In describing what it means to be in the moment with a hospice patient, Ted Skiera, RN, recalls a story of a former patient named Mary. She was a spirited 103-year-old woman who was born in an era when 99 percent of all doctors had no college education, and before women had the right to vote.
“Mary liked to talk about the first time she voted for President of the United States,” Ted says. She frequently and proudly told him that she cast her first-ever ballot for Franklin D. Roosevelt in 1932.
One day when Ted was visiting Mary he could tell that she was nearing the final hours of her life, so he decided to sit on the bed by her side. He gently held her hand and in a soft warm voice said, “I think this is your time, Mary. I think you are going to die soon.” She told Ted that she didn’t believe in a traditional or religious afterlife. Instead, she explained, “My soul is simply energy, and when my body dies my energy will join the bigger energy of the universe.” Ted continued to sit next to her, listening to her words, hearing her breaths, and feeling the faint pulse of blood moving through her hand.
If you ask Ted what he likes most about his job as a Yolo Hospice nurse he will tell you “being present and listening.” He says, “When we are able to establish ourselves with someone, we can help them die more peacefully. We help name their fears, walk through those fears, and hopefully eliminate them. It’s true that my job is to make sure patients are comfortable, and to work with primary care doctors so that patients can enjoy their families and friends before their disease catches up to them. But it’s also my job to listen and to affirm a patient’s beliefs and their understanding of the world.”
According to Ted, when someone is dying the curtain that keeps us in the present is lifted. The pull of gravity releases and there is often an enhanced ability for the dying person to see and hear things that normally exist behind a veil. He says, “They can almost become mediums.” When asked if he has ever witnessed someone having a glimpse into the beyond, he is quick to respond, “All the time.” In fact, he says hospice patients frequently talk to people or spirits who only they can see. Sometimes they direct their conversations toward an empty corner of a room, a window or the ceiling.
“One of my patients told me that her mom, who died years earlier was in the room waiting for her,” Ted explains. She told him that there was a little boy standing next to her mother in the corner of the bedroom. Later, Ted learned that the mother’s little brother died when they were small children. “This patient would have never met or seen this little boy who was her uncle,” Ted says. “But now she saw him standing there with her mom.”
In these situations Ted helps guide the family through the experience. He validates the encounter and encourages patients to ask questions of the people they see. One of Ted’s most memorable visits was in the home of a husband and wife who were both in their 90s. “They were old rugged North Dakota farmers who were living in California,” he says.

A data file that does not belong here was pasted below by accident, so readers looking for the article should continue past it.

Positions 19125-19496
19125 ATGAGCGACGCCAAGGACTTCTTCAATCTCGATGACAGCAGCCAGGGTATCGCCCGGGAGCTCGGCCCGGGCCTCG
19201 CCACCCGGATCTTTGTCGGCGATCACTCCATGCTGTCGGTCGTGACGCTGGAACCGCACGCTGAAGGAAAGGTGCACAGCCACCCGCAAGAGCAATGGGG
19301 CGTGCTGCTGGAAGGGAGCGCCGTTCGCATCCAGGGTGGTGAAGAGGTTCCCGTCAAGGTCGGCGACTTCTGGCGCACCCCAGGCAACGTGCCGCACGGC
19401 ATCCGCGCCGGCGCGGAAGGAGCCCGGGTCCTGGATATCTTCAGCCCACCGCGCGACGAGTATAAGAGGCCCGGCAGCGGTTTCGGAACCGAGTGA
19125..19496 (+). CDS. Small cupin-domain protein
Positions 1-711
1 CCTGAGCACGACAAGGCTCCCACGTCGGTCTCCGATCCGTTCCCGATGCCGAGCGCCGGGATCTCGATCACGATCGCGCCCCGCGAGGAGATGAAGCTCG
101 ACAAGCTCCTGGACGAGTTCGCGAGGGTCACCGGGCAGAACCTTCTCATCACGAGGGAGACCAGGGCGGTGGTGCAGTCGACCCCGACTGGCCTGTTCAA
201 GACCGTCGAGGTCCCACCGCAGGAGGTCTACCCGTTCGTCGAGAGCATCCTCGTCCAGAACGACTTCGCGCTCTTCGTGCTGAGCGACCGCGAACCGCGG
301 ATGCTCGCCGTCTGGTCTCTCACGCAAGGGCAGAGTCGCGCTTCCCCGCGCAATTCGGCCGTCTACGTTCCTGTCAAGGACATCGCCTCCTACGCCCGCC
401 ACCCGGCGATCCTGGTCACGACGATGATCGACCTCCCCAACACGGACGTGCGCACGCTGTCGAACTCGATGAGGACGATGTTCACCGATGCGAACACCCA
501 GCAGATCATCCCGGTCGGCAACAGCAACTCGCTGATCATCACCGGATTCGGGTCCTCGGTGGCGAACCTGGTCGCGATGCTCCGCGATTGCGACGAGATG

When it became evident that the husband was nearing his final minutes of life, his wife gently crawled into the bed and snuggled up to his side. She put her arm around her life-long companion and kissed his cheek. At that moment he stopped breathing.
Ted checked the man’s pulse and there was none. By all accounts the man had died. His wife touched the side of his face and whispered, “I love you.” And then suddenly the man’s pulse came back and he told his wife, “It is beautiful. It is beautiful. I love you.” He then, once again, took his last breath. “It was an existential experience,” according to Ted.
Another story that Ted likes to share has to do with a Vietnam veteran. “At first, we had a hard time getting this guy comfortable,” Ted says. “He was getting weaker and weaker and couldn’t make it out of bed. We kept adjusting his medications to alleviate his pain and symptoms. I knew we were successful when I spotted him through the kitchen window, sitting with his sons in the backyard. They were all smoking cigars.”
In hospice, according to Ted, “We are able to do some things beyond the pale, especially when we have time to work with people . . . when we have time to build trust.” That idea of having more time took on new meaning for Ted this year when his own brother-in-law, Raymond Martinez, was in need of hospice care.
“Being on the receiving end of hospice was a profound experience,” says Ted. When Raymond could no longer mange to live in his San Francisco home, Ted and his wife Joan moved him into their house in Davis. “We set up a little hospice home right here,” Ted says. “Having Yolo Hospice available for our own family was such a gift.”
After receiving his terminal diagnosis in August of 2015, Raymond went on to perform in Richard Wagner’s “Die Meistersinger von Nürnberg” at the San Francisco Opera in November of last year. “He made every rehearsal and every performance even though he was getting weaker,” according to Ted. A gifted artist who made his operatic solo debut with the San Francisco Opera at age 13, Ted says, “Raymond focused, as he always did, on what was most important and meaningful to him.”
When asked what advice he has for people with a life-limiting illness, Ted offers these words, “Take care of today. Enjoy people you love. Be grateful. These are not sexy tasks, but they are meaningful.”